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'multiple sclerosis' posts

Research and progress for progressive Multiple Sclerosis (MS)

I am delighted to write the blog over the Progressive MS session that was given at ECTRIMS 2013.  Much emphasis has been given to the need for more research in the fields of progressive MS.  The majority of MS patients fit into this broad category: primary progressive MS, secondary progressive MS, and progressive relapsing forms of the disease.  During a session devoted to progressive MS, leaders in the field discussed several initiatives underway to address the challenges presented by these forms of the disease. 

Rehabilitation is a mainstay and key to improving the lives of patients with progressive MS. Many patients describe their progression in terms of mobility decline, which is a major target of improvement in rehabilitation programs.

The first session was devoted to confusion surrounding the definition of “progression in MS.”  We use ...

Service animals help support people with MS

On October 21, 2013 the Multiple Sclerosis Center at Swedish Neuroscience Institute hosted a meet and greet with Buddy Hayes, national speaker for Canine Companions for Independence.  Buddy, as she prefers to be called, is a military veteran and the owner of Stanford, a handsome Labrador Retriever service dog given to her by Canine Companions for Independence.

Canine Companions for Independence is the largest national nonprofit organization provider of assistance dogs in the United States.  Canine Companions proudly provides assistance dogs to people in need completely free of charge.  They use hundreds of volunteers around the country and an expert team of professionals to deliver a service that allows people to continue living active and independent lives with the help of a professionally trained dog.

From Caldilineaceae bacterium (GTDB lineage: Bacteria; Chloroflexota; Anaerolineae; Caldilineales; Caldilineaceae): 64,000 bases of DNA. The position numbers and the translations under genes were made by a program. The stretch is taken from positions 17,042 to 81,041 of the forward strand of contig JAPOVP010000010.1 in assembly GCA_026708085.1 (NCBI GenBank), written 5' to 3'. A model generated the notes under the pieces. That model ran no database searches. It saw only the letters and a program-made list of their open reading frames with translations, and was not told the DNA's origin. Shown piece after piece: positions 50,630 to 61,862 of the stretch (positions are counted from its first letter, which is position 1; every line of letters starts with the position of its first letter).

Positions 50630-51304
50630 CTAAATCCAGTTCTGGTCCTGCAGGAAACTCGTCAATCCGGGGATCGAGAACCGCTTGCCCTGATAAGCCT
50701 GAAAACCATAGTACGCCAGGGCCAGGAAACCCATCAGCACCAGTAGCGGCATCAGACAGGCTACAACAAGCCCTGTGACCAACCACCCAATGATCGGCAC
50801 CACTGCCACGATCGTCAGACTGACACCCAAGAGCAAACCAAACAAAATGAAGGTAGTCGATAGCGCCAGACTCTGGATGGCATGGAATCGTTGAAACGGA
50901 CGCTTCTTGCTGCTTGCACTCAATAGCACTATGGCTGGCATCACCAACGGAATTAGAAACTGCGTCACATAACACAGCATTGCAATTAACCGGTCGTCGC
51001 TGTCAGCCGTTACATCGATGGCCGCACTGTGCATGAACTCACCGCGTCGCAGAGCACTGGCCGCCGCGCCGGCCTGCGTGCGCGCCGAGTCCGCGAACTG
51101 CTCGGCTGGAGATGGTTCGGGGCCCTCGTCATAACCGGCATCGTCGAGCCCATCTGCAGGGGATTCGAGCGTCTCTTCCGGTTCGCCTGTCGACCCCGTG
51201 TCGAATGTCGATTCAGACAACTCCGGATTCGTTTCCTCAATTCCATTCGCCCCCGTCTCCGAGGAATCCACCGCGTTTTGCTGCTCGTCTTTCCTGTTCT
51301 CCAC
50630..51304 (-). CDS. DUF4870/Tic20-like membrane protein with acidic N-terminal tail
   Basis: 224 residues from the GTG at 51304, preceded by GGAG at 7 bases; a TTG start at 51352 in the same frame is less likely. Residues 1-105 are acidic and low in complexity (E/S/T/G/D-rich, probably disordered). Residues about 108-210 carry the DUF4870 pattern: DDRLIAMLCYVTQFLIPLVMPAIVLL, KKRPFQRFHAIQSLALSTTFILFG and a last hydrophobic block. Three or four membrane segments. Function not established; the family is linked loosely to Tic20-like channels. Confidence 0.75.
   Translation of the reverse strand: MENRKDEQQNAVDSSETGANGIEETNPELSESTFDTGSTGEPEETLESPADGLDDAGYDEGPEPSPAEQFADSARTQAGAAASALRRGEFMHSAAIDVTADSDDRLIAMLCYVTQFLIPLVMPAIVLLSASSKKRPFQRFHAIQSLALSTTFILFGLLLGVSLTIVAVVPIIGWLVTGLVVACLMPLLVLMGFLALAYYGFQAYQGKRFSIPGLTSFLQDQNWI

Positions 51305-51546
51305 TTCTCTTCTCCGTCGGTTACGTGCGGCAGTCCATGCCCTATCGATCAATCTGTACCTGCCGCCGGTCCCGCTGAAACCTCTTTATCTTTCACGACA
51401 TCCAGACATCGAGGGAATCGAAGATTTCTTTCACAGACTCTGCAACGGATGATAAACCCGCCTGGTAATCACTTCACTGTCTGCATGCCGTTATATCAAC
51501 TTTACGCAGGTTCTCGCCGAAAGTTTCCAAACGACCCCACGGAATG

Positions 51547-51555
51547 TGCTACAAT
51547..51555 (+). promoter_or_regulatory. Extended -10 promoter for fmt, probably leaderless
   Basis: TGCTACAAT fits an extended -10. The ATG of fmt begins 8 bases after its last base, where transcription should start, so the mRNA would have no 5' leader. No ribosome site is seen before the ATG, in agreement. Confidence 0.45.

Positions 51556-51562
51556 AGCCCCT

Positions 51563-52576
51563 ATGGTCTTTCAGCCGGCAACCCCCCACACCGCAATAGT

Stanford has been taught to make Buddy’s life easier and safer.  For example, Stanford can help open doors, turn lights on/off, pick up dropped items, and pull her lightweight wheelchair if needed.  One of the very practical lessons a dog is taught is to go to the bathroom on verbal command.  To obtain a service dog, one must ...

Testosterone is associated with worse disease severity in men with early relapsing onset multiple sclerosis

MS and many other autoimmune diseases are less common in men than in women. This is especially true during reproductive years. Sex hormones, including testosterone and estrogen, may be responsible for the difference. It is thought that men with multiple sclerosis may have lower testosterone levels than healthy controls.

Dr. Bove and his group assessed the prevalence and clinical associations of hypogonadism in men with recent onset relapsing multiple sclerosis.  Male subjects from the Comprehensive Longitudinal Investigations of MS at the Brigham and Women's Hospital (CLIMB) cohort were included. Hormonal measures included testosterone, the testosterone: estradiol ratio, leutinizing hormone (LH), and free testosterone. Clinical outcomes were collected every 6 months for Expanded Disease Severity Scale (EDSS), and annually for Symbol Digit Modalities test (SDMT).

The analysis included 96 men with a mean age of 40 years, disease duration of 4.6 years; 71% subjects were untreated at baseline. Of these men, 39% were ...

Gut Microbiome: Studying the links between people, bacteria, and MS